Conference organized by Morgane Cadieu (Yale) and Annabel Kim (Harvard)
This conference, to be held at the Beinecke Rare Book & Manuscript Library, both marks the 50th anniversary of the publication of Wittig’s landmark novel, Les Guérillères, and showcases the Beinecke’s recent acquisition of the Wittig papers. Participants will have the opportunity to think Wittig alongside and in the archives that constitute a material trace and record of her life and thought. Wittig’s archives, which will be featured in an exhibition at the Beinecke, will enable us to explore her relation to unfinished, encyclopedic, and collective forms of writing, as seen in her and Sande Zeig’s 1974 publication, Brouillon pour un dictionnaire des amantes. And unpublished documents (such as Wittig’s lecture notes for the classes she taught at various American universities) will reveal the influence her work as a teacher and her work as a writer had on each other. While Wittig’s archives will occupy a central role in the conference, no previous knowledge or familiarity with them is required to be able to participate, and we aim to bring together French- and English-speaking scholars from across the disciplinary and geographical map to reflect on the afterlives Wittig’s work and thought has had in the intervening years in literature, theory, the social sciences, and the arts.
“Drafting Monique Wittig” (in all of draft’s polysemy), follows up on and responds to the 2004 conference held at Harvard (co-sponsored by Yale University), “Remembering Monique Wittig: A Memorial Conference,” which brought together a diverse set of interdisciplinary scholars to reflect on the life and work of Wittig and to mark her passing in 2003.The theoretical, intellectual, and political landscape of our current moment is markedly different now than it was then. To name just a few developments, Wittig’s ars poetica, Le Chantier littéraire was published in 2010, providing the most-revised and latest iteration of Wittig’s reflections on the aesthetic and political dimensions of writing; intersectionality has emerged as the dominant paradigm within feminist studies and activism; trans studies is now a robust field of its own distinct from both feminist and queer theory; and new materialisms and post-humanisms have pushed aside the linguistic and representational questions that were so crucial to Wittig’s thought and work and to her universalist recuperation of human subjectivity for all minoritized and marginalized subjects. How does Wittig continue to stimulate and inform new approaches as diverse as affect theory and critical study of the Anthropocene? What is Wittig’s legacy–literary, experimental, conceptual, and philosophical—on contemporary literature?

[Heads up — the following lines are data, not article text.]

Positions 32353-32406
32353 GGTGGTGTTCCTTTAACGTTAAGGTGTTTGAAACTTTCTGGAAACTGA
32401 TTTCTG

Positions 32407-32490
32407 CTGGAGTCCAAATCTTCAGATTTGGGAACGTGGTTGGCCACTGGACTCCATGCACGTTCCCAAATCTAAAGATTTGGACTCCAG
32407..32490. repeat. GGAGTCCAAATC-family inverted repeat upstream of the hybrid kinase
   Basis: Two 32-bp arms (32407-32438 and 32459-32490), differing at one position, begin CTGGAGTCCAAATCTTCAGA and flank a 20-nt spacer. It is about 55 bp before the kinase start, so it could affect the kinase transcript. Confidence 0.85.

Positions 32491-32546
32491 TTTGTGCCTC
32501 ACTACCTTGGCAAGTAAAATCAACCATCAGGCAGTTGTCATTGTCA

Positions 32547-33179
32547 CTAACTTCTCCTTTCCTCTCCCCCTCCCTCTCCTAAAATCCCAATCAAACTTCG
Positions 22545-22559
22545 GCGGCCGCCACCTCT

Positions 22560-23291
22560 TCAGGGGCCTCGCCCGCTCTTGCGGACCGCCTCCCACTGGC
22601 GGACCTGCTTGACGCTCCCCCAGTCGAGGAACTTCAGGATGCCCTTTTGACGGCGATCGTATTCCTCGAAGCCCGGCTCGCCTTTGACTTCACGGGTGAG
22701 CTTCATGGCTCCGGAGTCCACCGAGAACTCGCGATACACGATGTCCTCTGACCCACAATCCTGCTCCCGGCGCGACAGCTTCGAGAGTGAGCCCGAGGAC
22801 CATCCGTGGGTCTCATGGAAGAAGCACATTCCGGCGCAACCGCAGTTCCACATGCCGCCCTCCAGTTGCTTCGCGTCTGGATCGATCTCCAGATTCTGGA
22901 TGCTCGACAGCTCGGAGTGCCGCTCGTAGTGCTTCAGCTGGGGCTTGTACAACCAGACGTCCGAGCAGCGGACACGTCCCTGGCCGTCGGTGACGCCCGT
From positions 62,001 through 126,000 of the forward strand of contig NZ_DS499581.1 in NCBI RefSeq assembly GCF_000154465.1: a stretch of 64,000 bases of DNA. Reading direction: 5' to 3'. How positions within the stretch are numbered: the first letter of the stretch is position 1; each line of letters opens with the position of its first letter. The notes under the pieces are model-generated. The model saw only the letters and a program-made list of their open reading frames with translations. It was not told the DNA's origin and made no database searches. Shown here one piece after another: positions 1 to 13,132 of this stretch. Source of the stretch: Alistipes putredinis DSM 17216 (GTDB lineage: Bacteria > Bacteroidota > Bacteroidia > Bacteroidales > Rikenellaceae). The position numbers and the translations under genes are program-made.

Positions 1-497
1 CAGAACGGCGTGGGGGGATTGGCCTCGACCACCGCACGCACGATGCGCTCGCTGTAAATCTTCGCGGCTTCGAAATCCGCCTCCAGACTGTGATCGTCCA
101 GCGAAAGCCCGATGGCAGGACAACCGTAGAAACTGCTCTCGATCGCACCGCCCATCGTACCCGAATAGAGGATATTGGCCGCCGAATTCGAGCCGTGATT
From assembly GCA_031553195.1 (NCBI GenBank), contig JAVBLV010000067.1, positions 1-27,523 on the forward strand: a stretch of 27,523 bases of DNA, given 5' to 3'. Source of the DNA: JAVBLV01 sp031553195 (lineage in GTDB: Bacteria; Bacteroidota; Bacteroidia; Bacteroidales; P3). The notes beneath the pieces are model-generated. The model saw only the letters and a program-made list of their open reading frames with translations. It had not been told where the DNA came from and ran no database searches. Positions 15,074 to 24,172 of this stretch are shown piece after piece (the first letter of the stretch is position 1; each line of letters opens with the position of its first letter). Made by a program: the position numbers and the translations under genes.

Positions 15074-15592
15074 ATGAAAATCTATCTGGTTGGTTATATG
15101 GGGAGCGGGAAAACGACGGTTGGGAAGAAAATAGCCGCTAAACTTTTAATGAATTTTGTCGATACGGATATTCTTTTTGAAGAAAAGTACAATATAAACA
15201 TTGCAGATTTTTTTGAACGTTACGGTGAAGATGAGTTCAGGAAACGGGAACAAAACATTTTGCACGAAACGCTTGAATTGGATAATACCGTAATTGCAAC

This conference will explore the question of what Wittig can do for us and what we can do with Wittig in this shifting landscape, insisting thus on how her œuvre isn’t a museum but a worksite and an arena.
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